Ask Abbie: Be alert to caution signs in race of lovePublished 1:28pm Saturday, December 7, 2013
Question: I have been with my girlfriend for over a year. She is the woman of my dreams. We tell each other we love one another. I see her almost every day and sometimes she gives me a hard time for wanting to see her so much. Her friends wish they had a guy like me and she complains that her last boyfriend did not spend enough time with her, but it seems I can’t win. On the very rare occasion I do something that does not involve her she gives off “a little tension.” What do I do?
Answer: CAUTION! You see a yellow flag waving in the distance and it reads “a little tension.” Let off the gas pedal, SLOW DOWN, and stay behind the pace car until the flag returns to green.
When the race of dating your girlfriend began, you were both seated behind the wheel of two separate cars positioned at the start line. The cars you were driving represented your hearts. If you wanted to start the race, forward was the only way to go, so you decided to have your first date. As you continued to date, or drive behind the wheel of your heart, you progressed further along in the race.
Eventually you found yourselves at an intersection with four different roads, and you were forced to choose. At the end of each was a prize, one half of a trophy cup. The other half needed to complete the prize had to be earned by another driver who selected the same course, as did you. The four routes were clearly marked: “marriage,” “long-term-one-on-one relationship with no marriage,” “friendship/companionship only” and “I’m not sure.”
You and your girlfriend made your individual selections and once again set forth to guide your cars, or hearts, with focus. For you the choice was easy and you sped off with anticipation. You remained undistracted until off in the distance you saw a caution flag being waved. Fearful for your girlfriend’s safety you looked out your windows and checked your mirrors to locate her. You knew she must have chosen your same route, but where was she? She was certainly not by your side or anywhere to be seen. Your mind began to wander.
Could she have selected a different course? Could she have received some bad fuel and become sluggish as a result? Is it possible that she was still at the crossroads where she was able to pull over, get a cup of coffee and be content for a very long time? As you approached the caution flag you became able to read the words “A Little Tension” that were written across its yellow surface. What could it mean? Let this analogy serve as an actual warning for your current dilemma.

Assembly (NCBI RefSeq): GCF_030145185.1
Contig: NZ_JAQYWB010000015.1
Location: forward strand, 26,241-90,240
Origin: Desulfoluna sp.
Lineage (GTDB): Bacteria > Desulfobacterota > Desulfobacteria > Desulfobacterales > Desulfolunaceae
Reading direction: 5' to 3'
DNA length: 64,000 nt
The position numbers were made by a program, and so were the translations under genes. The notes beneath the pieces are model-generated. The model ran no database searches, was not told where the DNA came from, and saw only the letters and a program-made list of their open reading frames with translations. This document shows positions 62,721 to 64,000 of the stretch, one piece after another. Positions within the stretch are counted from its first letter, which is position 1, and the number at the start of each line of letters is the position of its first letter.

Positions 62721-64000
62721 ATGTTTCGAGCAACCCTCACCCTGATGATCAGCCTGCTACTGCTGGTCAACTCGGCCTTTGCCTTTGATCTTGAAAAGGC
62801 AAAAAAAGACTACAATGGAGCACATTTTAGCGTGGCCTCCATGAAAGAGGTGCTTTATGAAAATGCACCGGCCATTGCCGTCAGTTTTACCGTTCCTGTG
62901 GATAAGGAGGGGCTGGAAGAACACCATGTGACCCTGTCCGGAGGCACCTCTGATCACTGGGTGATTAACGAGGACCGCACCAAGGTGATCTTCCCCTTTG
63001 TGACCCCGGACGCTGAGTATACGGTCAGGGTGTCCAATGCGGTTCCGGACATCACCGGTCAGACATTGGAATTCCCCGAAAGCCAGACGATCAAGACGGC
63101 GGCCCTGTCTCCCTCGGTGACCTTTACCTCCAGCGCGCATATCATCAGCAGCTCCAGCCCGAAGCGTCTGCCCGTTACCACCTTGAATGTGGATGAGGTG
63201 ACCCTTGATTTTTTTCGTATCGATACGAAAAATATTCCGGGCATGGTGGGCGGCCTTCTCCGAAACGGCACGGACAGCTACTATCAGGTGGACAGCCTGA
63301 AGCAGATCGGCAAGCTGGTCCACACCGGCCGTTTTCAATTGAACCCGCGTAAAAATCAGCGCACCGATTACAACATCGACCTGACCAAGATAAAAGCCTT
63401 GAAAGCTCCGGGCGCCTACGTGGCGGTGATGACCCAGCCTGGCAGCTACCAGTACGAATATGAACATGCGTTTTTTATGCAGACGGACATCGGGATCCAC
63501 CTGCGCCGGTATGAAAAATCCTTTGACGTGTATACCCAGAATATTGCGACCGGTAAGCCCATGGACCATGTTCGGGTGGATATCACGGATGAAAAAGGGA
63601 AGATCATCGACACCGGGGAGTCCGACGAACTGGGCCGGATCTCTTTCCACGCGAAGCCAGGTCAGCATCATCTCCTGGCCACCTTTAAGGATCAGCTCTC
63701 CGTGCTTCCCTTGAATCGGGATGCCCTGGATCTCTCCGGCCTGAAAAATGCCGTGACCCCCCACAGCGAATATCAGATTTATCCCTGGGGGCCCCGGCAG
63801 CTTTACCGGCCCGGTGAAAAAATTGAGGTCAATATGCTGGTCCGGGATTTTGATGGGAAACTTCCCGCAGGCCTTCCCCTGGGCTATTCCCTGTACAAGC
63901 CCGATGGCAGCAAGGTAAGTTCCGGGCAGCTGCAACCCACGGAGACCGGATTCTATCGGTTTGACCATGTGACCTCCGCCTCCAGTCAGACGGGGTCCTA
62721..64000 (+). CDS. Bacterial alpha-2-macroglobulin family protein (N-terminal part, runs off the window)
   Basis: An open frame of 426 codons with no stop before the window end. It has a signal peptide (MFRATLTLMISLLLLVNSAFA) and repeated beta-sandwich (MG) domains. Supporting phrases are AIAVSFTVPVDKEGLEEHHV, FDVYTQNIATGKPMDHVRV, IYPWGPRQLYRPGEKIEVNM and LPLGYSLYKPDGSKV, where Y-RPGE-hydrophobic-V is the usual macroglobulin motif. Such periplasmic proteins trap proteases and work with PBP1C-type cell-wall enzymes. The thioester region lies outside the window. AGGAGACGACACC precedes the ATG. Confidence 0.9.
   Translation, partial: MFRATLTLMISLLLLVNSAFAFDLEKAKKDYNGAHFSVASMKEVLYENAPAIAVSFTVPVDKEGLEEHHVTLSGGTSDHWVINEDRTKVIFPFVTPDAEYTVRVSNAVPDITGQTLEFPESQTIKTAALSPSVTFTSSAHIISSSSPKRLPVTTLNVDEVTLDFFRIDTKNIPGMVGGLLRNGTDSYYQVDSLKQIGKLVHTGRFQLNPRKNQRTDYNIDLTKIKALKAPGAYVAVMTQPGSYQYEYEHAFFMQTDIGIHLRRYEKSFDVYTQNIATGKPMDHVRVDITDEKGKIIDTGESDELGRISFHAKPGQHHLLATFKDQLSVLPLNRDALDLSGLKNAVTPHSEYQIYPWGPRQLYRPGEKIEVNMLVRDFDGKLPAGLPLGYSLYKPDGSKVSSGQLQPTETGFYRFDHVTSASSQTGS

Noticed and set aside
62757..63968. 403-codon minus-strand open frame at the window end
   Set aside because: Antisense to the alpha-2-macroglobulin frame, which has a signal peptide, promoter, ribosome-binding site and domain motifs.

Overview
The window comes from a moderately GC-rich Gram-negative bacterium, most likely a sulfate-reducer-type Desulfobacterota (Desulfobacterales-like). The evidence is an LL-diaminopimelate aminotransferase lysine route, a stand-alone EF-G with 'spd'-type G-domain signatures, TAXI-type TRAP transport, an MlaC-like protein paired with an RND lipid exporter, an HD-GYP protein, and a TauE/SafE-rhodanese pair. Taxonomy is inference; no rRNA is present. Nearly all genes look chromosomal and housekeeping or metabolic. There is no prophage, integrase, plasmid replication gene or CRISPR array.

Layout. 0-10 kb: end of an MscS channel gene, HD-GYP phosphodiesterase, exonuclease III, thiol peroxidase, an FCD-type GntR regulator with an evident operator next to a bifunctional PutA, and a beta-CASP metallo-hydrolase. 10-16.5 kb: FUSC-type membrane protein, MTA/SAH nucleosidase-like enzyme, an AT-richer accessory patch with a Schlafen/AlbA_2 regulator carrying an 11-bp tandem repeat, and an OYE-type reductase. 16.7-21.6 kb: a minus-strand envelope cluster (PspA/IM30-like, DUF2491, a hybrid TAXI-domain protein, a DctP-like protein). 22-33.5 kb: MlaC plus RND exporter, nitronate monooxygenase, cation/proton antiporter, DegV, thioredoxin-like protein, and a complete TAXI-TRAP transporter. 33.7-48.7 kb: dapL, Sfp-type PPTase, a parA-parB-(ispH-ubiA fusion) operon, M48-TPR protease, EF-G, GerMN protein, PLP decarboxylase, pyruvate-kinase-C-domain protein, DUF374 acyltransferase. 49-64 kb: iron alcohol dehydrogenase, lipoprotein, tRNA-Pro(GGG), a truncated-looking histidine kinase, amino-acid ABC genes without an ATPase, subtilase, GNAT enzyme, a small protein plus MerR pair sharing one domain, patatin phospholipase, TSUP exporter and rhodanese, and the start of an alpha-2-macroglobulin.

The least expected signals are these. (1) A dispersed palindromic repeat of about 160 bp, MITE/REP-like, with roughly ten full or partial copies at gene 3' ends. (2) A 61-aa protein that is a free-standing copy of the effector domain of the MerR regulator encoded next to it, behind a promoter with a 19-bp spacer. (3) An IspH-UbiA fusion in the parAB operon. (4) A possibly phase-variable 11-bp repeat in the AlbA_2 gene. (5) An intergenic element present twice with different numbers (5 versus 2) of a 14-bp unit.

Since you are able to see the “A Little Tension” caution flag before your girlfriend, she is not running side by side with you at this moment. Perhaps her car, or heart, is still letting off so much smoke from the recently extinguished fire of her last relationship that her vision has become clouded as she looks ahead to the future. Regardless of the many possible reasons for your inability to locate her in your mirrors or out of your windows, it is time for you to make certain you both are on the same course. If not, there will be many hours wasted and much frustration accumulated as you wait for her at the finish line holding your half of the trophy.
Should you weary of waiting for her at the end of the race, tuck your half-prize under your arm and head home. Set your prize on the mantel. When you get tired of coming home to a lonely space filled only by your incomplete trophy cup, it is time pick it up, dust it off, and return to the finish line where you received it. There are many beautiful hearts off in the distance running your same course just waiting to round the bend and come into your sight. One of those drivers will be the one who earns the other half of the prize needed to complete yours and who will walk with you into the winner’s circle of love, a circle with the inherent characteristic of being without end.
ABBIE LONG is a Franklin native and advice columnist for The Tidewater News. Submit your questions to firstname.lastname@example.org